Reptile

reptilesReptiliaSauropsida
Other mammals have diaphragms, and other vertebrates such as amphibians and reptiles have diaphragm-like structures, but important details of the anatomy vary, such as the position of the lungs in the abdominal cavity.
Tegu lizards are known to possess a proto-diaphragm, which separates the pulmonary cavity from the visceral cavity.

Inferior vena cava

inferiorIVCposterior vena cava
There are three large openings—the aortic, the esophageal, and the caval opening—plus a series of smaller ones.
It passes through the thoracic diaphragm at the caval opening at the level of T8.

Lateral arcuate ligament

lateral lumbocostal archArcus lumbocostalis lateralislateral
There are two lumbocostal arches, a medial and a lateral, on either side.
The lateral arcuate ligament (also lateral lumbocostal arch and external arcuate ligament) is a ligament under the diaphragm that arches across the upper part of the quadratus lumborum muscle.

Xiphoid process

xiphisternumxiphoid cartilagexiphosternal junction
At the front, fibres insert into the xiphoid process and along the costal margin.
Pressure on the xiphoid process should be avoided when administering chest compressions in CPR, as this can cause the xiphoid process to break off, resulting in punctures or lacerations of the diaphragm.

Kidney

kidneysrenalkidney disorder
The right kidney sits just below the diaphragm and posterior to the liver.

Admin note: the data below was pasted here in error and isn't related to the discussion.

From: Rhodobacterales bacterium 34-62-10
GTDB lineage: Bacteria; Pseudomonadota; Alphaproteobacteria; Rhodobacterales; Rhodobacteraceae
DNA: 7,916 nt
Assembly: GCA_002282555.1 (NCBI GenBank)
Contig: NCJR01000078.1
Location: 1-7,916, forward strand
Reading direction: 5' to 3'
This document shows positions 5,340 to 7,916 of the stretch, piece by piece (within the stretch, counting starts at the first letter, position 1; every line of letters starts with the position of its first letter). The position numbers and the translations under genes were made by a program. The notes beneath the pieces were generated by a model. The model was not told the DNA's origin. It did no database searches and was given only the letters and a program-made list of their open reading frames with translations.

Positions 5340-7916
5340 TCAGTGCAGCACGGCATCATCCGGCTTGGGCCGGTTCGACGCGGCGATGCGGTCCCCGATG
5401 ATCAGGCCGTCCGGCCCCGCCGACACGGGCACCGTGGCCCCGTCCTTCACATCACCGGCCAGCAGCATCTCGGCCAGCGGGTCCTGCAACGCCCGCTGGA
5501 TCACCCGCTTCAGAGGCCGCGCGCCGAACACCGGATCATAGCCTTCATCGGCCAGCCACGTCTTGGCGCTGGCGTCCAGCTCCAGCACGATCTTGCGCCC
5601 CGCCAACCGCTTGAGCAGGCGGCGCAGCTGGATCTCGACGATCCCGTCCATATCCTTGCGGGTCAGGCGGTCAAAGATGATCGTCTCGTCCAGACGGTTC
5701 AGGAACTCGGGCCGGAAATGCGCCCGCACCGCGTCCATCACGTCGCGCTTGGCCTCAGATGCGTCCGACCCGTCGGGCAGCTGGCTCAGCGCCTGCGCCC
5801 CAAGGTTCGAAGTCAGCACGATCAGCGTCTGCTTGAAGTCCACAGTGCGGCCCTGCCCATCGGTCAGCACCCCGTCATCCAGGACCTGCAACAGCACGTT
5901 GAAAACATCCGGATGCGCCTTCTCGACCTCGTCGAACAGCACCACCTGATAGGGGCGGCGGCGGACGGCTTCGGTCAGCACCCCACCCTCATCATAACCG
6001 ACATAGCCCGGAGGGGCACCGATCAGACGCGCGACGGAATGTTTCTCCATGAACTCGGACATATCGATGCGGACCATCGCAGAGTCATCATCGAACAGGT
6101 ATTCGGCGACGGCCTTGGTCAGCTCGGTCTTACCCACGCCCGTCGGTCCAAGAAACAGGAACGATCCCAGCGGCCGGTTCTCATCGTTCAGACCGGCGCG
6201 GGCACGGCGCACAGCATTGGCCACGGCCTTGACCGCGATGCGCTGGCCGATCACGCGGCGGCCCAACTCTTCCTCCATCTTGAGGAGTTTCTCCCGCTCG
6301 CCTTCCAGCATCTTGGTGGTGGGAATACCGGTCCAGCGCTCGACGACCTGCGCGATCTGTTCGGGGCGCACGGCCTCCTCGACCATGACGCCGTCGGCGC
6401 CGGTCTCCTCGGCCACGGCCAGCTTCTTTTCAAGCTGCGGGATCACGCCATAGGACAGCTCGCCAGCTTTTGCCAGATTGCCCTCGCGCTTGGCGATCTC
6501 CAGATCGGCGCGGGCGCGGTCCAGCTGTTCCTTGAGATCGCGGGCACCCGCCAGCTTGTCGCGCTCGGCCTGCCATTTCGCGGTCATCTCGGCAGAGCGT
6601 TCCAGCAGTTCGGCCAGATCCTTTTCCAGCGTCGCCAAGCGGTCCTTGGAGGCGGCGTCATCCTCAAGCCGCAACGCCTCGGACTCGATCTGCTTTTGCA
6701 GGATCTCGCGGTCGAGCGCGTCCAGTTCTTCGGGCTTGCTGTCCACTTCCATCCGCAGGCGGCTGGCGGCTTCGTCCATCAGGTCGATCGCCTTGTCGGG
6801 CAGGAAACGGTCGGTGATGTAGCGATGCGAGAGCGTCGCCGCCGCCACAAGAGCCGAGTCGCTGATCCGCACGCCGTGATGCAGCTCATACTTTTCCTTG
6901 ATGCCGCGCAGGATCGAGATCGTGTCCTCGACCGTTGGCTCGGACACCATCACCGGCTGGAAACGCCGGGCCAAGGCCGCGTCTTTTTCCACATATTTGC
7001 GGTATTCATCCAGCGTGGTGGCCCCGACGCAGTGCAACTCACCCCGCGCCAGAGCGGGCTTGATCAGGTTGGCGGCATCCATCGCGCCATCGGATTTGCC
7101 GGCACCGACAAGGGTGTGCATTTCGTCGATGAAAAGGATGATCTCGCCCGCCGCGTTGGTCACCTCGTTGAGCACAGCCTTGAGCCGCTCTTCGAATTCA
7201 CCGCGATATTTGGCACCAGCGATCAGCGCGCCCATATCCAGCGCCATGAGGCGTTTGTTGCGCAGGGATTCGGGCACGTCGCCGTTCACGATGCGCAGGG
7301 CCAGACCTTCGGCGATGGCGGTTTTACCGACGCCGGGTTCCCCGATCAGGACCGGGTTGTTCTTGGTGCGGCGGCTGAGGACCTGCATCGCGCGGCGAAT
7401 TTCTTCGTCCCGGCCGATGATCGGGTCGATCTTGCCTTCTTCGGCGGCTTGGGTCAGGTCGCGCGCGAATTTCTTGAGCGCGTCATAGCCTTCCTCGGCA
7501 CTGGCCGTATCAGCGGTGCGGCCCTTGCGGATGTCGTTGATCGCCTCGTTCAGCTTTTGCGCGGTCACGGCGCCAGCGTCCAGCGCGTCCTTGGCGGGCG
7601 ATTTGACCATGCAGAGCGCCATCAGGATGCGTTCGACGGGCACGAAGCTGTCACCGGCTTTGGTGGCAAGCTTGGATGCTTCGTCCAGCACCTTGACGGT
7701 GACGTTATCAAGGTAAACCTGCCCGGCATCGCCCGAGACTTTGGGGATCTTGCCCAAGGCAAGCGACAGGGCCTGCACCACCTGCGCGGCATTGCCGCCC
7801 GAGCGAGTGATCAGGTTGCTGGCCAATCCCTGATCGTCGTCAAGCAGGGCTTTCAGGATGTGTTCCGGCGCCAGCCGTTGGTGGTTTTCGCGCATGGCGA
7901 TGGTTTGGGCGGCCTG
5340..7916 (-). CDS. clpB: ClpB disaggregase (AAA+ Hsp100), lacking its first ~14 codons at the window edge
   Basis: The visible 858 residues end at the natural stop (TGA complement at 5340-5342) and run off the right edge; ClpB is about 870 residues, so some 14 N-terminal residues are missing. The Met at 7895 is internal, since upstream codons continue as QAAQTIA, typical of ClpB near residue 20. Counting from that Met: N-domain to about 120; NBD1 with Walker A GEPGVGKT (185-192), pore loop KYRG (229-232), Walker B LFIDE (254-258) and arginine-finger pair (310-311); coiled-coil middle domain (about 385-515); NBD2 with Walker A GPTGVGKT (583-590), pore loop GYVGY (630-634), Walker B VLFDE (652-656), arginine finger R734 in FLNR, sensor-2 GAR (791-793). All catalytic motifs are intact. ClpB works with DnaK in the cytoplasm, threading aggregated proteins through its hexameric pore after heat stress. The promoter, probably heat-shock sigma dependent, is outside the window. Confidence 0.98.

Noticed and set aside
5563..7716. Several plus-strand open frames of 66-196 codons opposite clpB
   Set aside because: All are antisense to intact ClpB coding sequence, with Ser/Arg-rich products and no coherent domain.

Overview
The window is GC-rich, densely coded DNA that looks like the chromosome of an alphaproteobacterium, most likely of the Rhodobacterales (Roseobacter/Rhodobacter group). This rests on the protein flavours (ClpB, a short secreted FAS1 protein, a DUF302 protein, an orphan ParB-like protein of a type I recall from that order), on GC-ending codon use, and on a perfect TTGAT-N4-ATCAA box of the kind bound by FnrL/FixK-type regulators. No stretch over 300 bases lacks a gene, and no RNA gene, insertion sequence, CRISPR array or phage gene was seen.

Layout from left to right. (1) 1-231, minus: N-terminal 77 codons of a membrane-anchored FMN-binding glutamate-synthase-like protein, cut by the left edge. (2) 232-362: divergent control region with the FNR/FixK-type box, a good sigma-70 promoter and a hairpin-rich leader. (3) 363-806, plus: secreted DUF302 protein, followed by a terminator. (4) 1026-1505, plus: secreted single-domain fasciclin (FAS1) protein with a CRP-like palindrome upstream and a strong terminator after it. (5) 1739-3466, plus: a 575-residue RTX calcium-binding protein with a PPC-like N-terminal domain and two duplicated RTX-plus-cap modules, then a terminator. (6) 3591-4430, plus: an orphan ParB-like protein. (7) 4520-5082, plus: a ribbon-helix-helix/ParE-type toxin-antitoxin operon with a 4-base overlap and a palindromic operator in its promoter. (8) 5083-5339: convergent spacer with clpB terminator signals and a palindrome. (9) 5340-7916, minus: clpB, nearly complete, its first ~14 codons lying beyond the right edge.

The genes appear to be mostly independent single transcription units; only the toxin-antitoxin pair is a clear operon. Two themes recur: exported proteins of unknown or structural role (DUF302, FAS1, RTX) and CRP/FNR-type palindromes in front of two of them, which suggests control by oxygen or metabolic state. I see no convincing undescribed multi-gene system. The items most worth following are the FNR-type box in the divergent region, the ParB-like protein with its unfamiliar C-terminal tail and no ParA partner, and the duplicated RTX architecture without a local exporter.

Medial arcuate ligament

Medial lumbocostal archArcus lumbocostalis medialismedial
There are two lumbocostal arches, a medial and a lateral, on either side.
The medial arcuate ligament (also medial lumbocostal arch and internal arcuate ligament) is a tendinous fascia that arches over the psoas major muscle as it passes through the diaphragm.

Thoracic duct

Arcus ductus thoracicilymph ducts
It traverses the diaphragm at the aortic aperture and ascends the superior and posterior mediastinum between the descending thoracic aorta (to its left) and the azygos vein (to its right).

Descending thoracic aorta

thoracic aortathoracicthoracic part
From above, the diaphragm receives blood from branches of the internal thoracic arteries, namely the pericardiophrenic artery and musculophrenic artery; from the superior phrenic arteries, which arise directly from the thoracic aorta; and from the lower internal intercostal arteries.
The descending thoracic aorta begins at the lower border of the fourth thoracic vertebra where it is continuous with the aortic arch, and ends in front of the lower border of the twelfth thoracic vertebra, at the aortic hiatus in the diaphragm where it becomes the abdominal aorta.

Septum transversum

The septum transversum, the primitive central tendon of the diaphragm, originates at the rostral pole of the embryo and is relocated during longitudinal folding to the ventral thoracic region.
The septum transversum is a thick mass of cranial mesenchyme, formed in the embryo, that gives rise to parts of the thoracic diaphragm and the ventral mesentery of the foregut in the developed human being and other mammals.